Feature Request: Localized Clashing Importance

Case number:699969-995977
Opened by:freethought78
Opened on:Saturday, September 21, 2013 - 19:49
Last modified:Saturday, September 28, 2013 - 12:08

Use-case scenario:

I want to wiggle my entire protein at once and allow for different areas within the protein to be constrained by different clashing importance. For example most of the protein is at a high CI while a small area of the protein is running at a very low CI, letting the low CI area slip while being pulled tight by the high CI area. This should give a very different result from either freezing sections of the protein while wiggling, or making a selection and wiggling at one CI and then wiggling the rest at another.

Suggested implementation:

Each segment of the protein has its own CI. The global CI can still be changed by altering all of the segment's CI uniformly and simultaneously. This would allow for any combination of CI the folder desires. It would be very useful for hand folding, and the ramification for recipes using localized CI could be huge.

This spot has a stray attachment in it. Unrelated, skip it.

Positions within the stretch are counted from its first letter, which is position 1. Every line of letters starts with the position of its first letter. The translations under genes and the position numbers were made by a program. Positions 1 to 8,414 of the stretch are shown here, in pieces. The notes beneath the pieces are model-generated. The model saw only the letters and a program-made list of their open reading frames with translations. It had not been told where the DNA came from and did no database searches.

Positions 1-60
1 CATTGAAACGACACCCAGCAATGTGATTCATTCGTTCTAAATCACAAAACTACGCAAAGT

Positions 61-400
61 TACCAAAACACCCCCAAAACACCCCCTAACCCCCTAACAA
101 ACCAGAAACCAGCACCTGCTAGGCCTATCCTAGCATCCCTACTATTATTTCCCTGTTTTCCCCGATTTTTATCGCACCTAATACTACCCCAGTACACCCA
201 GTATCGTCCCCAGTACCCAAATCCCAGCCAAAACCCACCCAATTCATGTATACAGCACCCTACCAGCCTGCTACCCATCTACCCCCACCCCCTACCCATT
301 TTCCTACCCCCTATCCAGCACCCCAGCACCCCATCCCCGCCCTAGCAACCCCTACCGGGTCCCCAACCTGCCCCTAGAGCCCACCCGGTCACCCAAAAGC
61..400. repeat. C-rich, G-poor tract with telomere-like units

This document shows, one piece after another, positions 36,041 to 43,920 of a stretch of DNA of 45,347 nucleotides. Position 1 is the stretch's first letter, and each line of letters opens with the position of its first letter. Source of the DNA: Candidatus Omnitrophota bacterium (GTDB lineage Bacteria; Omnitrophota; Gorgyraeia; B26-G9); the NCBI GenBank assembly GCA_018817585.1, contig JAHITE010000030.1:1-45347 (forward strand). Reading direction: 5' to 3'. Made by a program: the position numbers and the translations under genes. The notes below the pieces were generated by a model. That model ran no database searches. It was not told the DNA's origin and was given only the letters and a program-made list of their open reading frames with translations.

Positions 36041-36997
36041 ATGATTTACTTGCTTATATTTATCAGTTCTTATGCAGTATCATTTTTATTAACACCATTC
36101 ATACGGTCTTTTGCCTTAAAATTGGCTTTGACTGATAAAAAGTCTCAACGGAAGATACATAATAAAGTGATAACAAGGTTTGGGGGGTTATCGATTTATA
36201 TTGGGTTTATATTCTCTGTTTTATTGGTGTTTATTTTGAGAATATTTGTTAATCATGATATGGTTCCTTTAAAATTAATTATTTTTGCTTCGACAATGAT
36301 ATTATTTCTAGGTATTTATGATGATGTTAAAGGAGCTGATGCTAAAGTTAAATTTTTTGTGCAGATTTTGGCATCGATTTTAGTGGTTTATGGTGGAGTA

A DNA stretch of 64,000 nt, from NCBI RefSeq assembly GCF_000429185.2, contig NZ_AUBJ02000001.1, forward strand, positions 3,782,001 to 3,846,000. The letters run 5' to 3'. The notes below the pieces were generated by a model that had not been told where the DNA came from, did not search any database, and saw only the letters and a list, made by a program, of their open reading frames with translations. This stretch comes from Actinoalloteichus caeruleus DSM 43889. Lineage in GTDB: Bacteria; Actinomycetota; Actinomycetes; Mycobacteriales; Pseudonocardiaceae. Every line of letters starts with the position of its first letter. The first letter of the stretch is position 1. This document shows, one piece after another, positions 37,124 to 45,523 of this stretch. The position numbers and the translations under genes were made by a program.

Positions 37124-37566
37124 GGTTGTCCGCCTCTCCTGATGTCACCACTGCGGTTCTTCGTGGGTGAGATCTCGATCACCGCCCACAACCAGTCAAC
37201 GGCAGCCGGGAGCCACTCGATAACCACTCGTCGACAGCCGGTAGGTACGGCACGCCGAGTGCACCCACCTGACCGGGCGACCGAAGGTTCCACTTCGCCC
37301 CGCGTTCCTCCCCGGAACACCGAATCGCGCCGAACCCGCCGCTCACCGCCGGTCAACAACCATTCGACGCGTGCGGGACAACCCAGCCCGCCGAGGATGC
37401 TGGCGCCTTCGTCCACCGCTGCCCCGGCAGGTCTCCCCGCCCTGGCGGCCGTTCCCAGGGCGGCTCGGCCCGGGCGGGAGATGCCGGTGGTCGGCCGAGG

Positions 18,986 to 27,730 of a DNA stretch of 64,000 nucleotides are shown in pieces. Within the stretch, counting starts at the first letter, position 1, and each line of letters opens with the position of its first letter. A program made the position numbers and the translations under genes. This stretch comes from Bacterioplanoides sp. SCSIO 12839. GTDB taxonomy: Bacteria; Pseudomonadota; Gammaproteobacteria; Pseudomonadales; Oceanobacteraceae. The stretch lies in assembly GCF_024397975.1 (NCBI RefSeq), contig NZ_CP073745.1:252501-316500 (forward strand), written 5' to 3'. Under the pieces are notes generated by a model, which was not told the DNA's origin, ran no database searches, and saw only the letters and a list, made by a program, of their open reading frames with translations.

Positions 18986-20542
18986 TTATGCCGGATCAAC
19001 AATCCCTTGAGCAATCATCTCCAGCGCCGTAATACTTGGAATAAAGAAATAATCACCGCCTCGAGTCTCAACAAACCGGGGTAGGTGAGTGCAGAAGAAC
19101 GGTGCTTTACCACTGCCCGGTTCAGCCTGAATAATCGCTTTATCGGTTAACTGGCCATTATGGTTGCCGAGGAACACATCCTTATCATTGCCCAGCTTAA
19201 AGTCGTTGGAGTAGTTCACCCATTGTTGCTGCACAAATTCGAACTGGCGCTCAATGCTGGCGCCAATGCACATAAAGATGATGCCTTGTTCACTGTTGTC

Allowing for multiple coexisting CI rather than using current workarounds opens up possibilities that we don't currently have. It would mean that areas with separate CI can influence each other, and that scripts and/or folders could create a custom CI strategy without sacrificing the ability to use the existing methods involving global CI. I personally feel that using a mixed CI strategy would allow for higher scores for those people who learn to master the concept.

Thanks to those who have taken the time to read my post.
- Alex (freethought78)


(Sat, 09/21/2013 - 19:49  |  1 comment)

spmm's picture
User offline. Last seen 8 weeks 6 days ago. Offline
Joined: 08/05/2010
Groups: Void Crushers

You can perhaps approach this effect using the selection interface, select an area and then manipulate it as you wish, including CI values


Developed by: UW Center for Game Science, UW Institute for Protein Design, Northeastern University, Vanderbilt University Meiler Lab, UC Davis
Supported by: DARPA, NSF, NIH, HHMI, Amazon, Microsoft, Adobe, Boehringer Ingelheim, RosettaCommons